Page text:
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Even if delegating a certain amount of land in northern Illinois to be returned to the Sauk and Fox people is too large a request, a ceremony honoring these people could still be held in the area, such as within Lowden State Park near the statue of what is supposed to represent Black Hawk. This kind of celebration would be culturally relevant to the Sauk and Fox who had many different ceremonies and rituals in honor of certain events that took place throughout the year. For example, after wartime ended, braves who had done well in defending their people and acted bravely during battle would go to their father’s grave, where a large painted post stood. By doing well in the war, the brave had earned the right to repaint the pole marking the grave, bringing honor to his family and showing the importance of the battle to the Sauk and Fox way of life. Along these same lines, at the end of a long winter hunt, as the ground was becoming softer in the spring, the Sauk and Fox would have what is called a “great medicine feast,” which involved not only burying all the tribespeople who had died throughout the year but also included a ritual in which the families who had lost a loved one would give up the things they owned. The purpose of this was to give their belongings as gifts to their friends, as a way of appeasing the Great Spirit. By giving up what they had, these families would humble themselves before the Great Spirit and hope that their sacrifices would be rewarded. The tribe also had the tradition of the crane dance, which occurred around the time of year when the corn was planted. Single men among the tribe would begin courting the women they would like to marry around this time as well. This process included, among many other things, the young man playing a “courting tune” on his flute to let the young woman know that he was interested. After this period and the end of the crane dance, the national dance begins to celebrate the warriors of the tribe. During this ceremony, people of the tribe sit in a circle and play drums and sing as, one by one, warriors from the tribe come to the middle of the circle and, to the beat of the drums, act out their war stories. These stories are met with cheers and praise by those around the circle. This ceremony is like the transitional ceremony between the Sauk and Fox of a boy becoming a man. Sometime after this, once the corn planted by the women has become ripe, yet another feast is held, along with a ceremony to give thanks to the Great Spirit for that year’s plentiful harvest and for giving the Fox the corn they depend on in the first place. So, as can be seen, ceremonies and feasts were an extremely important cultural tradition among Black Hawk’s people. For this reason, it seems like an all too appropriate way to celebrate not only the life of Black Hawk but the legacy and history of the Sauk and Fox people. By designating a day in honor of Black Hawk, ceremonies and dances could be held that celebrate not only the original culture of the Sauk and Fox but also dances and ceremonies that highlight and pay respect to the things that happened to these people as European and American settlers came onto their lands. This would be a way to mourn and honor the sacrifices and losses of the Sauk and Fox, but it would also be a way to educate people within the community about who the Sauk and Fox were and what their culture was like before direct contact with the American settlers.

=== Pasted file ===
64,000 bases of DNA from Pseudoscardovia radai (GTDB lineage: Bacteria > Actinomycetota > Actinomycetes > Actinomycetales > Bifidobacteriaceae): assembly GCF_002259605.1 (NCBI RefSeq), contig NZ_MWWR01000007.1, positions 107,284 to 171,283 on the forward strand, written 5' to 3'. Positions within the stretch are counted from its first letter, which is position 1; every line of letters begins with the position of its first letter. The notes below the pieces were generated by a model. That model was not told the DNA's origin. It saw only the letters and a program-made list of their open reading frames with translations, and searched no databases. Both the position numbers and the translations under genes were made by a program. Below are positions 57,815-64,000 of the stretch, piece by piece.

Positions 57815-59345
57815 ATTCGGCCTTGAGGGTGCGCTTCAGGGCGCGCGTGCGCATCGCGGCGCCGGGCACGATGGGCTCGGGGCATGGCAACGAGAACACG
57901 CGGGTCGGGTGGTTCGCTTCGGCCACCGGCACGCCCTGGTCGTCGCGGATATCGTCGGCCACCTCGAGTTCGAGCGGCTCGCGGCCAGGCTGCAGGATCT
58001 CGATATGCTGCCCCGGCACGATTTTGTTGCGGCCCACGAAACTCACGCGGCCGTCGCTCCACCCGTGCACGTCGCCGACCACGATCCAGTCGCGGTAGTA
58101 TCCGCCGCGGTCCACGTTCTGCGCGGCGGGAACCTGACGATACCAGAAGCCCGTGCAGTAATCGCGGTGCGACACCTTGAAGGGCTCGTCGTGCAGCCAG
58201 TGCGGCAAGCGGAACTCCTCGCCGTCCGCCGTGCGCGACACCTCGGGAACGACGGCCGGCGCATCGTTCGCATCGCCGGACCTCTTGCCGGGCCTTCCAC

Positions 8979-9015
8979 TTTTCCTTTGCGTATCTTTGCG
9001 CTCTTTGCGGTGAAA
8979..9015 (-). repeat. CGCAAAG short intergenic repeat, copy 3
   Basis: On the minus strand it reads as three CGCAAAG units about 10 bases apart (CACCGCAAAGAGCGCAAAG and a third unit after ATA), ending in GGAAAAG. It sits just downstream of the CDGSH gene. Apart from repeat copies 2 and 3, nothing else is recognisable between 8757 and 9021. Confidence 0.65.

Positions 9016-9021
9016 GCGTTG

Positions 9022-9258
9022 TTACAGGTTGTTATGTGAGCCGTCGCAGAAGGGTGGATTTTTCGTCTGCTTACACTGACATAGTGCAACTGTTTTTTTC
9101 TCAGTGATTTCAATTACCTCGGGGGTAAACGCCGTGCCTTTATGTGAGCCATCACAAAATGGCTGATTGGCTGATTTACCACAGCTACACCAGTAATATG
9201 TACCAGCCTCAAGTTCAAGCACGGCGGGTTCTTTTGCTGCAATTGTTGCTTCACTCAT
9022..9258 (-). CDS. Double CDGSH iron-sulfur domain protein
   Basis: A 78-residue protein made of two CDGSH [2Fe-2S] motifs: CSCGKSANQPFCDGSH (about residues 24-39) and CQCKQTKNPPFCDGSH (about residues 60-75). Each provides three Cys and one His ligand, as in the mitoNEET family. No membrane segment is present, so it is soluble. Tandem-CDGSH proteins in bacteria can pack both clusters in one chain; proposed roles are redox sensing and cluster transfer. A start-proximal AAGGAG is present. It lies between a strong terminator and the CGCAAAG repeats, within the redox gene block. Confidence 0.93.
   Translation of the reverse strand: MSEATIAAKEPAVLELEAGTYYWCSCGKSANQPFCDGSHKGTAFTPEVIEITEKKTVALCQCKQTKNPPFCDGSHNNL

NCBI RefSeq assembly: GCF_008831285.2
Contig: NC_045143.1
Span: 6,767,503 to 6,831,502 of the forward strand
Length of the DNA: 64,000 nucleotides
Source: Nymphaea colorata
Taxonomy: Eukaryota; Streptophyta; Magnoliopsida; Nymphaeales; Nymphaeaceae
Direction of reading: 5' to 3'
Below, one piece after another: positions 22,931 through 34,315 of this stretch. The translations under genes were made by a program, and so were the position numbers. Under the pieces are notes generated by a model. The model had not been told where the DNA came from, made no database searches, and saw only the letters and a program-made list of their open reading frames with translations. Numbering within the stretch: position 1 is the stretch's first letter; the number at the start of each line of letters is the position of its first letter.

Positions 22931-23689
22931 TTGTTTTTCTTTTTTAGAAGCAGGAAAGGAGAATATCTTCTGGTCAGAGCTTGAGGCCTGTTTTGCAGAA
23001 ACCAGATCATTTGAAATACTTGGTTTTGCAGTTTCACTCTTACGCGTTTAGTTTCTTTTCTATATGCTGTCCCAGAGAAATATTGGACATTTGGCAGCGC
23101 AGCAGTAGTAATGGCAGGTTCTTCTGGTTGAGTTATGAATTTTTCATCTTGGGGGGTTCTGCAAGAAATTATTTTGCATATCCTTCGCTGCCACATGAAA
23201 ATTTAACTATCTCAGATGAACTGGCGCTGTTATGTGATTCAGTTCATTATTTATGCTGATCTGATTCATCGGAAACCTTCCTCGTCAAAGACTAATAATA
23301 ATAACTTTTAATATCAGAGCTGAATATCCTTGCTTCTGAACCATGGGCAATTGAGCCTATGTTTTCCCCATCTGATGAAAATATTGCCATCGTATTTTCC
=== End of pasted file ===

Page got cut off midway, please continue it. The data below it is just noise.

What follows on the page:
One aspect that should likely be included in the ceremonies held to honor Black Hawk is some form of military display, whether this be a traditional Sauk and Fox ceremony or some kind of modern American military salute. This seems like a ceremonial tradition that Black Hawk would have felt deeply honored by because he was a great war chief. Additionally, not only was Black Hawk ferocious and strategic in battle, but he was also fair and merciful where it was appropriate, which makes him a truly great military leader. In one particular example, Black Hawk even says, “…, as I never thought it brave, but cowardly, to kill an unarmed and helpless enemy!” Also, in another example of Black Hawk’s exceptional military leadership, when Black Hawk and his band are being driven off their lands, he sends a message to the incoming military officer that his band will fight if they have to. At the same time, Black Hawk tells his people not to attack first, but to only act defensively, further showing that he does not want to war just to war. He would rather avoid violence with the Americans but was ready to fight if it became necessary. Black Hawk goes on throughout his autobiography to praise certain American military leaders, including President Andrew Jackson, for their courage and fair actions on the battlefield, calling these men braves. From this, it is obvious that Black Hawk responds to and respects bravery and valor in war, regardless of culture. So, while it would still be effective to include a traditional Sauk and Fox military ceremony, I think it would also be powerful to have a modern military solution to honor the feats and leadership of Black Hawk. Having the American military honor Black Hawk as a brave and distinguished war chief would show respect from Americans for Black Hawk as a leader among his people.

Given the first-hand evidence from Black Hawk’s autobiography, to properly honor his memory and the memory of his tribe, the remaining band of the Sauk and Fox should be given a plot of land in northern Illinois on which they could hold traditional ceremonies to honor their ancestors on one day each year. These ceremonies would serve to not only honor Black Hawk and his tribe members but also educate the people currently living in northern Illinois about the culture of the Sauk and Fox, a people who lived on these lands before American or European settlement. There should be some kind of military honor included in this ceremony, whether it be in traditional Sauk and Fox fashion or a more modern American military salute. This would be extremely meaningful to the memory of Black Hawk because of the importance that he put on being a brave and just war chief of the Sauk and Fox people.

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Military Honour Code Essay. (2024, April 10). Edubirdie. Retrieved June 19, 2024, from